The police are not allowed to inform anyone of the fact that a person has been detained without their express permission (unless the person in custody is a juvenile).

It is very unlikely that the custody staff will give you any information about any person detained in the cells. The detained person does have the right to a phone call and the right to have someone told of his or her detention (except in specific circumstances).

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Please note that all vehicles that are used on the public highways must hold a valid tax disc, MOT certificate, and insurance.

For any further information or to report a vehicle that does not have a valid tax disc please call the DVLA on 0870 240 0010 or you can report a vehicle that does not have a valid tax disc online at the directgov.uk website.


Road Traffic Collisions

If you are involved in a road traffic collision where no one has been injured, the road has not been blocked and insurance details have been exchanged then the police do not need to be informed. Road traffic law has been complied with and the police will not take a report.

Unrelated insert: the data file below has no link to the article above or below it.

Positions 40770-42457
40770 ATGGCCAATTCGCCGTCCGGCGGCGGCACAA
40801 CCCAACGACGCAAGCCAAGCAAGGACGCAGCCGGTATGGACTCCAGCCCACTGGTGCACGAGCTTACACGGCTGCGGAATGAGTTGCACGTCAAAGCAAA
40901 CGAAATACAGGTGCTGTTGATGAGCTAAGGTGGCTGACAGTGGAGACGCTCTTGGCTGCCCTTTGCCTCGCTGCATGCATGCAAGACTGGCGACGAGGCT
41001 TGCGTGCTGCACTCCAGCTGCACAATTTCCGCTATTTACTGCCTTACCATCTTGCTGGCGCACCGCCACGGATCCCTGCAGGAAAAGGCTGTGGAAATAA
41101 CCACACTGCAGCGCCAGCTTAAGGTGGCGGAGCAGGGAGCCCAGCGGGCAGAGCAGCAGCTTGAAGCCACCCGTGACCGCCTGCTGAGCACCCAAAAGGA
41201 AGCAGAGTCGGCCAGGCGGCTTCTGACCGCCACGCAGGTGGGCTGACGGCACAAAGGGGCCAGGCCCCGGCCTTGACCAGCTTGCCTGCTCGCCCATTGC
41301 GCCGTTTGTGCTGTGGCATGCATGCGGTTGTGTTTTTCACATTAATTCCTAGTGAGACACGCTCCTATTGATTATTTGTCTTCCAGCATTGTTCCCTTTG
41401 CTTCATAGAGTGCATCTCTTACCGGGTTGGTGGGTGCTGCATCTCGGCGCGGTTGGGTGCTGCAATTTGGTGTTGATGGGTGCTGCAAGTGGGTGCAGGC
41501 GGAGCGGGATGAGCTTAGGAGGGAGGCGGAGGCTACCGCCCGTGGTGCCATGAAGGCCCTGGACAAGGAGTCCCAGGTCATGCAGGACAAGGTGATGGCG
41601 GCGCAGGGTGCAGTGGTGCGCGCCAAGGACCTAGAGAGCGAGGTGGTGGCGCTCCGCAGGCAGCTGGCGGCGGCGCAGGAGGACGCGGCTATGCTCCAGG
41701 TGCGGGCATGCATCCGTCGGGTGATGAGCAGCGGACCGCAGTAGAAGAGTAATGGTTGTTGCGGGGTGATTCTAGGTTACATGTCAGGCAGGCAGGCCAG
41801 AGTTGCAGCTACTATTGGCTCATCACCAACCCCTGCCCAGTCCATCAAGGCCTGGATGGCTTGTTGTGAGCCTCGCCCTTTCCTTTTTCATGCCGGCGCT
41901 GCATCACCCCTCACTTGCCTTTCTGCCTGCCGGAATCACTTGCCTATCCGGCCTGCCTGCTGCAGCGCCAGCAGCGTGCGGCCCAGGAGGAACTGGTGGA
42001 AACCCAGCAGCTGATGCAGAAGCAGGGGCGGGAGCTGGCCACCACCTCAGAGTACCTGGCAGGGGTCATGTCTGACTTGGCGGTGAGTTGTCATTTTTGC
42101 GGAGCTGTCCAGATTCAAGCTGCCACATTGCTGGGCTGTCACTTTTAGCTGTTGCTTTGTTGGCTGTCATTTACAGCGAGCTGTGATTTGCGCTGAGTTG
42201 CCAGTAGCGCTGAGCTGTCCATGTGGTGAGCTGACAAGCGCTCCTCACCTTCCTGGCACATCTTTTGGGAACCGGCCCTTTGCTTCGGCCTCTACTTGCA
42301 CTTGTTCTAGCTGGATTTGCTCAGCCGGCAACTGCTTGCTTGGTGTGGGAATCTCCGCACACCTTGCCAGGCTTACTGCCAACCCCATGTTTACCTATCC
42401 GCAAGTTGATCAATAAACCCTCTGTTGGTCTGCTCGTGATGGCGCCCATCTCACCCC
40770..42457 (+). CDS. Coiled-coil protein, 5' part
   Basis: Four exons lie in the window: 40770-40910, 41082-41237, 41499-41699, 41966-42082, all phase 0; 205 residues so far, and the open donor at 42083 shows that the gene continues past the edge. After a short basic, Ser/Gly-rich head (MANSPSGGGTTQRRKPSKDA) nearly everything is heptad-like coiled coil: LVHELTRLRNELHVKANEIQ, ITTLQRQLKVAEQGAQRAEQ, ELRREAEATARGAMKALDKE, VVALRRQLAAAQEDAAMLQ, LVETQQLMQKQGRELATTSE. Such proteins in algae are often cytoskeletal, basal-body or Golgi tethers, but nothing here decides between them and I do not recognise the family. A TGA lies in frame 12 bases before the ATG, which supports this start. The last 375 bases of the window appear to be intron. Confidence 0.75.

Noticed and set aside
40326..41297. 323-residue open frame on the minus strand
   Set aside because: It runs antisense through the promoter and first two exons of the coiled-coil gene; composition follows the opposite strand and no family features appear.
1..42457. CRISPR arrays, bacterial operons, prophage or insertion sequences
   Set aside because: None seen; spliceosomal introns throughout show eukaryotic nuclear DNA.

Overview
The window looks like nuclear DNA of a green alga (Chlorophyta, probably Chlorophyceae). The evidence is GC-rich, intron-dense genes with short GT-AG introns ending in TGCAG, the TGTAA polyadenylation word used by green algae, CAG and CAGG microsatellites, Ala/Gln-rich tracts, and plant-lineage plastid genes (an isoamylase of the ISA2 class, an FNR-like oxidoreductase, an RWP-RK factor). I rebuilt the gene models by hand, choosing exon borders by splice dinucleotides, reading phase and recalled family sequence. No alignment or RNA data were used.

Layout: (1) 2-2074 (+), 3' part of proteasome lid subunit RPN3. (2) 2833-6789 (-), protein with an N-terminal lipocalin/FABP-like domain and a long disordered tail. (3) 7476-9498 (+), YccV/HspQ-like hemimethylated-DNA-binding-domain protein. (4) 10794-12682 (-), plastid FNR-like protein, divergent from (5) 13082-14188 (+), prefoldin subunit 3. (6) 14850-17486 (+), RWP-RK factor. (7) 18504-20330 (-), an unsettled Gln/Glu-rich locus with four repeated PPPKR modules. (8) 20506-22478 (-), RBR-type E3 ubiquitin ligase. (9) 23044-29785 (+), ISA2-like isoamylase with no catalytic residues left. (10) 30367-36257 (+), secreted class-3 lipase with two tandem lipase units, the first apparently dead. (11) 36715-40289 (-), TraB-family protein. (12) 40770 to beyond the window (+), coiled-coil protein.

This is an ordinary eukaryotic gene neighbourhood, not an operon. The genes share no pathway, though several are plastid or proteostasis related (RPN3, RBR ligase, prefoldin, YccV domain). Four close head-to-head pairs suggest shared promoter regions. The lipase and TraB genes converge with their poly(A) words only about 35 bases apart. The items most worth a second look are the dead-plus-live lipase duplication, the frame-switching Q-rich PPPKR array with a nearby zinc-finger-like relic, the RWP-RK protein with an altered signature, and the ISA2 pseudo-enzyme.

If, however, there are injured parties or the road is blocked by the incident please contact the police urgently and where possible with the following information:

  • What is the location of this incident?
  • How many vehicles are involved?
  • How many people are injured?
  • Has an ambulance been called?

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The Police will attend alarms installed in line with the ACPO Alarms Policy. The majority of domestic alarms do not comply with that policy by virtue of the fact they are audible only systems.

However, should there be an activation and there is evidence of criminal activity dial 999.
It is not advisable to put yourself in any danger by making the checks yourself.

If it appears to be a false activation, still contact the police but on their non-emergency number as they may have the owners contact details on their database. If it is a persistent problem see the question in related information about noisy neighbours.


If you have a question that is not answered here please follow our link to http://www.askthepolice.co.uk/ where more questions with answers are available.